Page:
H96.1.2402

6-Jul-34
6.75 in HIGH x 15.5 in WIDE
(17.14 cm HIGH x 39.37 cm WIDE)
The Oakland Tribune Collection, the Oakland Museum of California. Gift of ANG Newspapers
H96.1.2402


The caption on the back, July 6, 1934-- "Warfare in which no quarter was given or taken raged in the strife-torn Embarcadero area as 6000 strikers clashed repeatedly with 700 police armed with automatic shot guns, sub-machine guns and acrid 'vomit gas.' A barrage of bricks, reilway spikes and rocks felled strikers and officers alike. Upper shows the Embarcadero south of Market Street near the Ferry Building as police loosed a cloud of 'vomit gas' to halt the surge of angered strikers. men fell, clutching at their throats as the gas swept the street." Photo shows a crowd of men running down the street. Two cars are parked across the street at the left and it appears that the cars occupents are talking to each other. Clouds of tear gas are floating here-and-there up and down the street. Labor union unrest during the Great Depression affected San Francisco in the spring and early summer of 1934. Wages were falling across the country and California employers took advantage of the national trend by slashing wages, extending work hours, and attempting to break unionization. Labor unions had gained some control among waterfront workers after World War I but employers began discrediting any one associated with the union calling them 'bolshevicks' because of the presence of the Industrial Workers of the World. San Francisco Waterfront Employers formed their own company union and painted all independent attempts at bargaining for labor benefits with a "red brush." Between 1921 and 1933, San Francisco employers had managed to made the city into an open-shop community. But things were going to be changing with the election of Franklin Roosevelt to the presidency. The National Recovery Act permitted workers to organize and elect representatives of their own. San Francisco waterfront laborers chose to establish their own branch of the International Longshoremen's Association. In 1933 they obtained a charter from the national organization and organized most of the waterfront workers in the city to this union. One of the leaders of the union became Harry Bridges, an Australian immigrant, former sailor and dock worker. The waterfront workers wanted from their employers a increase in wages, the work week be shortened to thirty hours, a coastwide labor agreement be negotiated, that the union be given control of the hiring halls, and for nationwide bargaining to prevent one port from undercutting wages or breaking strikes in another port. Natuarally the employers refused and the International Lonshorement's union of San Francisco went on strike on March 7, 1934. By May 15, the seamen's union also joined the maritime strike. They were later joined by the ships clerks' and licensed officers' labor unions. The Oakland waterfront also went on strike in support of the San Francisco waterfront workers. The San Francisco employers tried to break the strike by slinging accusations that the strike was led by communists. A charge flung at Harry Bridges many times later in his career. On July 15, 1934, a day remembered as "Bloody Thursday," a confrontation developed between around six thousand strikers gathered at the Embarcadera were challenged by police. The violence went one for hours covering several blocks. Rocks were thrown, fires set, and the police used clubs and tear gas. Somewhere along the line shooting broke out and two union strikers were killed and more were gassed and clubbed by the police. A few days later, about 15,000 people accompanied the bodies of the two murdered strikers up Market St. in San Francisco. The union responded by calling for a city wide general strike, the second important one in American history. Around 127,000 workers walked off the job, freezing the entire city from July 17-July 19. Stores, restaurants, and factories were closed, food deliveries and public transportation stopped; even construction on the Bay Bridge came to a grinding halt. Around 125 unions in the Bay Area, including 70 in Oakland, united in support of the waterfront workers. One estimate said that 100,000 workers were off the job with ramifications felt in other cities that did business with San Francisco and Oakland or who also supported the strike. After the first day, National Guardsman occupied San Francisco's waterfront with bayonets afixed to their weapons at the order of Governor Merriam. Naturally the strike made headlines across the country and the administrator of the National Recovery Administration went to California to denounce te general strike. Growing national disapproval, probably because of the claims that strike was a communist inspired act, made many of the striking workers return to their jobs. The waterfront workers continued to strike until it became clear that mediation of the disputed points would occur. The mediators eventually gave the unions control of the hiring halls as well as some of their other demands. The strike cause tension between the unions and employeres for years afterward but the unions have remained strong. (Information provided by Ralph J. Roske, "Everyman's Eden: A History of California." New York: The MacMillan Company, 1968; 505-506 and Beth Bagwell, "Oakland: The Story of a City." Presidio: 1982; 217-221."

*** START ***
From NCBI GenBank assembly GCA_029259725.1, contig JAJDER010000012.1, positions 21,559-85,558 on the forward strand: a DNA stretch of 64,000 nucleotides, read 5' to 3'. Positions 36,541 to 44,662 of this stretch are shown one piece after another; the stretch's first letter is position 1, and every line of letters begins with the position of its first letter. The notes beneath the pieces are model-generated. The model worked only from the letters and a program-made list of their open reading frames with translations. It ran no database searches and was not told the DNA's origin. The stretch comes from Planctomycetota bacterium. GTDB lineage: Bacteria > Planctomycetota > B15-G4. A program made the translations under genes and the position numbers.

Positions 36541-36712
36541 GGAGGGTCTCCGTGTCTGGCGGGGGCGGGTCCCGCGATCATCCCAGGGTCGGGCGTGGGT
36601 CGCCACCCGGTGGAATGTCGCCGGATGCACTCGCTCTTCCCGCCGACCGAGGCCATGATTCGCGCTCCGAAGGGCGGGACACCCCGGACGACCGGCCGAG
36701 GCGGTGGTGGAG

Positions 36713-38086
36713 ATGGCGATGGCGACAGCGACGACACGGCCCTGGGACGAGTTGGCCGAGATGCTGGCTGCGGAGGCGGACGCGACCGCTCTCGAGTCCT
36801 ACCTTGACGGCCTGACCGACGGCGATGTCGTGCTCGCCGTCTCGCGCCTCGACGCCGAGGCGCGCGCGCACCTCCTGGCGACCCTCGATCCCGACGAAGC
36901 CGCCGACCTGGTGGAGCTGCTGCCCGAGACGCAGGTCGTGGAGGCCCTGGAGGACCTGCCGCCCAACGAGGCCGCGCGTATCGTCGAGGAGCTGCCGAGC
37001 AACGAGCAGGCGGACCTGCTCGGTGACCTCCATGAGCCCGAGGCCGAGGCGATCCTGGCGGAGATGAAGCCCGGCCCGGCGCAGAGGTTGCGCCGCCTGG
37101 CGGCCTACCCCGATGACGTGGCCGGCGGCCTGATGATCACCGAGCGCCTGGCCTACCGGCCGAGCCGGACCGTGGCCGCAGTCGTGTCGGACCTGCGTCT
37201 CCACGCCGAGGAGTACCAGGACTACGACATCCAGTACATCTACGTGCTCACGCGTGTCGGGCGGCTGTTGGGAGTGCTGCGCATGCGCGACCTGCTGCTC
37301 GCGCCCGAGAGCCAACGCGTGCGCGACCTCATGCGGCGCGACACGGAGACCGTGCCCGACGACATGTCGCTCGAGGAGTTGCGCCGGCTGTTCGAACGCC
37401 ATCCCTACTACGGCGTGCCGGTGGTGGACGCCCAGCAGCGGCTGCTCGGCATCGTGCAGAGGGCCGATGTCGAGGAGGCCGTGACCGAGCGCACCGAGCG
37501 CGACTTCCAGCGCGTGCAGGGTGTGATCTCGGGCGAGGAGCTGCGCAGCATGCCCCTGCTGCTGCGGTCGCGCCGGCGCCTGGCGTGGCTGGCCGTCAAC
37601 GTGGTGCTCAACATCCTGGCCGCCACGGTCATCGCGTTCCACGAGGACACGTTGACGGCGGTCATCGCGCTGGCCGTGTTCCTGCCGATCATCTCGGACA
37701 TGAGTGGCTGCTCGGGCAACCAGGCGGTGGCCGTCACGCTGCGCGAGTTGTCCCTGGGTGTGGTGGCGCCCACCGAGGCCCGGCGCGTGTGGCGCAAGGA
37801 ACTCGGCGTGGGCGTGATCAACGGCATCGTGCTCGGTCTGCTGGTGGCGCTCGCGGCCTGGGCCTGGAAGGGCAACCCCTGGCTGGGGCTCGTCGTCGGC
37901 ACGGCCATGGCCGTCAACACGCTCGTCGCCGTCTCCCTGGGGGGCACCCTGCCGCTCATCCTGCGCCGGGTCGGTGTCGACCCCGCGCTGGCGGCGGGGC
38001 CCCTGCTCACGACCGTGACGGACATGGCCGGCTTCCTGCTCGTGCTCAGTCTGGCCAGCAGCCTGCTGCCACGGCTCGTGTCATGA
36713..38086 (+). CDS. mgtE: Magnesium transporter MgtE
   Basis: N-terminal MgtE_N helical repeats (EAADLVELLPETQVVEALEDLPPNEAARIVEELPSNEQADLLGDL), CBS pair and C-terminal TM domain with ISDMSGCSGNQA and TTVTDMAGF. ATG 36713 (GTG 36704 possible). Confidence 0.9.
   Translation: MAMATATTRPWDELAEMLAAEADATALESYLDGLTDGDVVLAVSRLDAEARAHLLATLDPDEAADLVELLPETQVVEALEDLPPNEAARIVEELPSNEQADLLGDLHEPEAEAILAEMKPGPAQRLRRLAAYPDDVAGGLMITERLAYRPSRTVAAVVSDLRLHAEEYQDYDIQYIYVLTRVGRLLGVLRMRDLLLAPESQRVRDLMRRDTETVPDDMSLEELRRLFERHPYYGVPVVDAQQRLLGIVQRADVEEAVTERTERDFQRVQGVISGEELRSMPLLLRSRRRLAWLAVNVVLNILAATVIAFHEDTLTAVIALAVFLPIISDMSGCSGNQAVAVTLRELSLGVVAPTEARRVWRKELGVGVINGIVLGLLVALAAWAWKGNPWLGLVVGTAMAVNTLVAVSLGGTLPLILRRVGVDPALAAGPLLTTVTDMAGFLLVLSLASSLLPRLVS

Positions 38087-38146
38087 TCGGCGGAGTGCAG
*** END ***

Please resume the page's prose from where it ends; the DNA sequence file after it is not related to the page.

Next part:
Used: Oakland Tribune

Picture This Information

This artifiact is part of the OMCA's Picture This website. More about the context and history of this artifacts is available at Picture This

About the Picture This web project: California's Perspectives on American History is a resource for teachers and students to learn about the experiences of diverse peoples of California by using primary source images from the Oakland Museum of California's collections. Organized into eleven time periods spanning from pre-1769 to the present, more than 300 photographs, drawings, posters, and prints tell stories from the perspectives of different ethnic groups. Historical contexts are provided to offer a framework of California's role in relation to American history.

The National Archives state that primary sources, "fascinate students because they are real and they are personal: history is humanized through them." Picture This invites students to examine the historical record, encouraging them to connect history with real people and explore how images tell stories and convey historical evidence about the human experience. History becomes more than just a series of facts, dates, and events.